How Fear Of Public Speaking Can Hold Back Your Career

It's known as FOPS and it's everywhere.

31/08/2016 12:47 PM AEST | Updated 01/09/2016 7:35 AM AEST
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Overcoming a fear of public speaking could see your career flourish in ways you never expected.

If you suffer from Fear of Public Speaking (FOPS), you are not alone. It's absolutely rampant in the workplace. In fact, it's often quoted as being in the top five of a human's biggest fears. Some studies rank FOPS as number one. Number two is death.

The idea of standing in front of other people and speaking about a topic – ANY topic - is enough to throw some people into the depths of terror.

Public speaker and psychologist Justine Armstrong told The Huffington Post Australia FOPS is damaging people's career; particularly women.

"I know of women who haven't gone for promotions because it means they will need to do some public speaking in their work life. Many women put their career development on hold because they can't face their fear of speaking," Armstrong said.

"It's no longer just those who give keynote presentations who are required to speak. Speaking is becoming a very necessary skill and if you don't have it, your career can go backwards quickly."

"Women seem to suffer more than men, because as a whole, women are more likely to lack self confidence in the workplace."

Justine Armstrong
Justine Armstrong

Armstrong said many people who are anxious about public speaking have had a bad past experience that might have left them feeling humiliated.

"It's no longer just those who give keynote presentations who are required to speak. Speaking is becoming a very necessary skill and if you don't have it, your career can go backwards quickly."

But speaker and presentation skills coach Bernadette Schwerdt told HuffPost Australia men would also suffer greatly from FOPS; they'd just be less likely to admit it.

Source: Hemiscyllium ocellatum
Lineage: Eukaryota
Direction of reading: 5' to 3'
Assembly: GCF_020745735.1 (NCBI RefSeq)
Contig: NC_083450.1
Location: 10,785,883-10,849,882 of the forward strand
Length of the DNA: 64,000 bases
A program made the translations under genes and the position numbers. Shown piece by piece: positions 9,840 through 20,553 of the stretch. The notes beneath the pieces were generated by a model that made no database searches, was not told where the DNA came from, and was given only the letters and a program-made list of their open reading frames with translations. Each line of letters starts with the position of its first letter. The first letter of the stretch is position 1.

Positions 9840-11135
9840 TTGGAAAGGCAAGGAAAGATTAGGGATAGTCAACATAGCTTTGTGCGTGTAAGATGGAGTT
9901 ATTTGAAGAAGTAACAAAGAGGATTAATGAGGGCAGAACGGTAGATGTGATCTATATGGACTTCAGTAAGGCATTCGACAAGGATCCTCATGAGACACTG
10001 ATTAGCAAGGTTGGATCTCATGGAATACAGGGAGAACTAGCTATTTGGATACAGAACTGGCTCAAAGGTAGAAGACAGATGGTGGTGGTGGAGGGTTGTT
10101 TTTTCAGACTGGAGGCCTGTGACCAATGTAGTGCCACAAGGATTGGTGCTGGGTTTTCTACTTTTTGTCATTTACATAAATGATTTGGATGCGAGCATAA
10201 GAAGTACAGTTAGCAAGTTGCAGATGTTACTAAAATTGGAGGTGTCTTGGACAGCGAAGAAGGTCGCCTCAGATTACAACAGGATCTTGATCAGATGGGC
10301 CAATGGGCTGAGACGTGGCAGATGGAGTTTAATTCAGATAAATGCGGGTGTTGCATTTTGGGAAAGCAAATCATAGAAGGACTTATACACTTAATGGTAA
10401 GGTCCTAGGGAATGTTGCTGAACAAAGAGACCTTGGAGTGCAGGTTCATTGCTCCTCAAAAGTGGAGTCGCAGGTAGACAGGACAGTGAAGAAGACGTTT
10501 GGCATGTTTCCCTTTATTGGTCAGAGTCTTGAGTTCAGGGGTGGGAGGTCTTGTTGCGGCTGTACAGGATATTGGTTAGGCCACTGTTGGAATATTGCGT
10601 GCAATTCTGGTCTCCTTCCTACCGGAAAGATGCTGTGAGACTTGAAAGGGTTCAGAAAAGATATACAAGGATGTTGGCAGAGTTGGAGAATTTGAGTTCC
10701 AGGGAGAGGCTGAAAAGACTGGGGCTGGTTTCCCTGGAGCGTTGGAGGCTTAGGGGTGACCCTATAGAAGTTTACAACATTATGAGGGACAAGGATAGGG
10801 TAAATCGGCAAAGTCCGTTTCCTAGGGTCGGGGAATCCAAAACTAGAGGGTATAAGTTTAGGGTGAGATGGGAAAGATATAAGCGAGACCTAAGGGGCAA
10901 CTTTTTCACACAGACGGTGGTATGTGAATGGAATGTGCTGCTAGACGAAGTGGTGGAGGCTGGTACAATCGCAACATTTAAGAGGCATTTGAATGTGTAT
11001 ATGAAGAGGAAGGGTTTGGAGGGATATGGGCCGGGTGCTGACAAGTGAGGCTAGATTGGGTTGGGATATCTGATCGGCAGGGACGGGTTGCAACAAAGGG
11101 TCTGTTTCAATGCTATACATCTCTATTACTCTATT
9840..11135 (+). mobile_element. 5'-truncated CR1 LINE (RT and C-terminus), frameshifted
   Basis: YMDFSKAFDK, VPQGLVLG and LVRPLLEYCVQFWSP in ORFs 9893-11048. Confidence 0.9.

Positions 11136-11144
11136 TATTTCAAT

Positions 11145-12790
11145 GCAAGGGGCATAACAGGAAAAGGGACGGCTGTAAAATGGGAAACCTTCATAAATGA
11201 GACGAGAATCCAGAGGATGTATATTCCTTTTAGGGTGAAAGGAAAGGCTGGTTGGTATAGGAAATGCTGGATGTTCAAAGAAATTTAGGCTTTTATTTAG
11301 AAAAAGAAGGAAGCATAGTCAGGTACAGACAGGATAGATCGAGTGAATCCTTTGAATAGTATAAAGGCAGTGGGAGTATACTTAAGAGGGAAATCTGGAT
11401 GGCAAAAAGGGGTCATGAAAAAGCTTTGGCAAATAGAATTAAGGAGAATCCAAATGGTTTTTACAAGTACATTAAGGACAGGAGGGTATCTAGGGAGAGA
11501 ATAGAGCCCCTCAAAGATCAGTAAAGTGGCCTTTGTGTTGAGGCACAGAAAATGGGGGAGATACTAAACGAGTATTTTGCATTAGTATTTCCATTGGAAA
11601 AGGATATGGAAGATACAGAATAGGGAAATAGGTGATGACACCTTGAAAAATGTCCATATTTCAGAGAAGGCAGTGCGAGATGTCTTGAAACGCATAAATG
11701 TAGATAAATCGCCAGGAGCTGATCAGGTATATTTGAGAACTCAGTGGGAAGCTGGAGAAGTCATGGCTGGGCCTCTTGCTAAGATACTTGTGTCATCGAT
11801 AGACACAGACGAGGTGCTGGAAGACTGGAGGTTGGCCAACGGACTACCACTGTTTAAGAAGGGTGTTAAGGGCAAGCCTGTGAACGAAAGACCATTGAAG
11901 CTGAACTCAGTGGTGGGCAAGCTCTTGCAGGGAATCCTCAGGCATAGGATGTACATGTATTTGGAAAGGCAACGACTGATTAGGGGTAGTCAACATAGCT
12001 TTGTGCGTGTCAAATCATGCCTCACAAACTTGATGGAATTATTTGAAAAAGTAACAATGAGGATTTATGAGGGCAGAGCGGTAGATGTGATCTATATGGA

"Women are much more upfront about revealing their flaws, or reasons why they don't succeed. Most men don't say, 'I couldn't get up and speak.' But a woman is more likely to talk about potential setbacks or fears," Schwerdt said.

"First you need to structure your presentation, then learn how to manage your nerves so you can focus on the actual delivery. Most people don't think to separate those different skills. Public speaking isn't easy. It takes time, effort and skills. What's deceptive is that when we see somebody like Richard Branson on stage, who can speak so eloquently, we forget that he has had hundreds of hours practice and preparation over the years."

Bernadette Schwerdt
Bernadette Schwerdt believes there are many ways to master public speaking and get over your fear.

"The higher you go in an organisation,the more presentations you're expected to give. So if you want to progress you have to accept those opportunities because the more exposure you have, the more competent you seem on stage and the more people think you're good at what you do."

Armstrong believes the biggest trap people fall into when public speaking is trying to deliver too much information.

"This can just bore the audience. Instead, go for an entertaining story that highlights a point you're trying to make," Armstrong said.

Justine Armstrong's Public Speaking Tips

  • It's your right to be nervous: Often women give themselves a hard time for being nervous in the first place. The self-talk will be extremely critical, which is self-fulfilling. Tell yourself you have every right to be nervous and then use that adrenalin to your advantage.
  • Don't be fake: Authenticity is the key to overcoming your fear. People can spot a fake a mile off so be yourself. It doesn't have to be perfect and let them know you're not perfect, as that will help your audience warm to you.
  • Inspire: Don't be afraid to offer some words of inspiration or motivation to your audience. People will remember how you make them feel, not the facts and figures you share
  • Death by Powerpoint: There's nothing worse than listening to a lot of data read from a powerpoint screen. Get into the information and speak from the heart – once you're thinking about the content you're sharing, the spotlight moves away from you and your nerves.

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